When the Soviet Army Almost Declared War on American Filmmakers
The film tells the story of how the US army took hold of the last bridge still standing across the Rhine in March 1945, following the German army's failure to destroy it while waiting for the retreating Nazi troops to cross the river.
Propaganda-fuelled Soviet soldiers were ready to take on American and German armies during the 1968 invasion of former Czechoslovakia -- before they realised the "enemies" were filmmakers. "I remember the noise made by a tank unit on August 21, 1968," said Kvetoslava Dufkova, a pensioner from the small town of Davle just south of Prague, who was 14 at the time. "The Soviets then arrived in the centre of Davle and there they came across, to their big surprise, an army they thought was German," she told AFP.
Like many locals, Dufkova had been acting as an extra in The Bridge at Remagen, a John Guillermin war film starring George Segal and Robert Vaughn that was shot in Davle. "The guys in the tanks were stunned to suddenly see 'a German army' in front of them. They began negotiations, which lasted several hours," Dufkova said of the alarming moment that took place 50 years ago. After some time, the invading troops understood they were facing actors and not the expected imperialist cutthroats.
Beginning in March 1968, Davle was transformed into a movie set, with residents mingling with Hollywood stars in American and Nazi military uniforms while tanks and other army vehicles drove by. It was also surrounded by replica buildings imitating those in Remagen, a town in western Germany. "Near our house, there was a pile of dead soldier mannequins that the filmmakers would distribute here and there during filming," said Antonin Dvorak, a 78-year-old pensioner from Davle.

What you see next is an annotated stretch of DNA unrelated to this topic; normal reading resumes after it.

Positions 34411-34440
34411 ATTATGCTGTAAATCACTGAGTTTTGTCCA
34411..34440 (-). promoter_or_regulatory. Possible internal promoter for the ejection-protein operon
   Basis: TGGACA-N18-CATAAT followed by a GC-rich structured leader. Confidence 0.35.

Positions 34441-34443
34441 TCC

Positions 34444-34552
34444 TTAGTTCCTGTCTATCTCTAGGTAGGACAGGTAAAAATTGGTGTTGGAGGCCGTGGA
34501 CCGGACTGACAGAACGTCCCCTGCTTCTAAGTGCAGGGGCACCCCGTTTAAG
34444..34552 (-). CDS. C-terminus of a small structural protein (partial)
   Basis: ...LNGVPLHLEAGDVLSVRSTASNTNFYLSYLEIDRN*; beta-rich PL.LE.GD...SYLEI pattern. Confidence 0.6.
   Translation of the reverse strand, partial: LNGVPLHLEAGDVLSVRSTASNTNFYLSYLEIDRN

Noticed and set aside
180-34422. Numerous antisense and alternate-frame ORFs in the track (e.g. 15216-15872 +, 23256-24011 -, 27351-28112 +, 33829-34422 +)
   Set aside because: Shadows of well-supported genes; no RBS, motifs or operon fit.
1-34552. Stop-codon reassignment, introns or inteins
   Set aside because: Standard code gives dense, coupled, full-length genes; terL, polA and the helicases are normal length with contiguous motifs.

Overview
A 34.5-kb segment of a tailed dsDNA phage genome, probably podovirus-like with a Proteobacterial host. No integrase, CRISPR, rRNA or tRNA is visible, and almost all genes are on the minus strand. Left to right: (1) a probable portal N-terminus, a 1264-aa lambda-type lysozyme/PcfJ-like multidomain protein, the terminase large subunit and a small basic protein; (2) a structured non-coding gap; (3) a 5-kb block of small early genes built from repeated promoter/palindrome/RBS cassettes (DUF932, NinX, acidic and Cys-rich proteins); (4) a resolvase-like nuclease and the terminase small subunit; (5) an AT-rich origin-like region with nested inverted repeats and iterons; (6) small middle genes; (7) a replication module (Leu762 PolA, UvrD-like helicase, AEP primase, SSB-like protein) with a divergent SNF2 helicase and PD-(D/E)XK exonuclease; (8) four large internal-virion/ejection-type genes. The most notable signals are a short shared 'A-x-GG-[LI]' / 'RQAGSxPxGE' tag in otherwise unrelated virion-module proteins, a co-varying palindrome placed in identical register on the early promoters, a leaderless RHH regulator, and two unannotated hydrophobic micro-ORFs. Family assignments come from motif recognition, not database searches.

The film tells the story of how the US army took hold of the last bridge still standing across the Rhine in March 1945, following the German army's failure to destroy it while waiting for the retreating Nazi troops to cross the river. United Artists producers took advantage of a political thaw in what was then communist Czechoslovakia to go on location there as the 1968 Prague Spring movement opened the country up to the West.
Producers picked Davle because of the resemblance of a local bridge to the one at Remagen, as well as the presence of skilled film staff, including stunt performers and prop men. "During the shooting of a scene in which the bridge is bombed, a horse fell through the railings into the river," recalled Dufkova, adding, "We all thought the horse would die, but rescuers managed to save the animal. It was a very moving moment."
There were 800 extras, including several schoolchildren dressed as Hitler Youth, according to a handwritten village account kept at town hall."The stage set was so credible that an accidental tourist would have made the sign of a cross here," the chronicle says.
But this credibility almost led to a tragedy in the town on the day the Soviet-led armies invaded Czechoslovakia. Soviet troops crushed the Prague Spring movement, killing 50 people nationwide on the first day alone. "The arrival of the Soviet army in Davle was horrible. A helicopter was circling overhead and the soldiers were terribly scared. This could have resulted in a tragedy," said Dvorak, noting, "Someone told them that Davle had been invaded by the US army and that they should liberate us. They had no idea why our people were giving them the finger. They were terribly nervous, the tension was palpable."
The shooting of The Bridge at Remagen was immediately interrupted and the whole film crew rushed back towards the West by taxi, leaving behind all the Sherman and Tiger tanks and other material. In the autumn of 1968, the film crew were allowed to come back briefly to take a few necessary shots. The film was completed in West Germany and Italy and hit the screens in the United States in 1969.
Meanwhile, the Soviets made savvy use of the movie props, with the film crew quickly replaced by filmmakers from Moscow, who rushed to show Soviet viewers back home images of American and Nazi tanks just 20 kilometres (12 miles) from Prague to justify the invasion.
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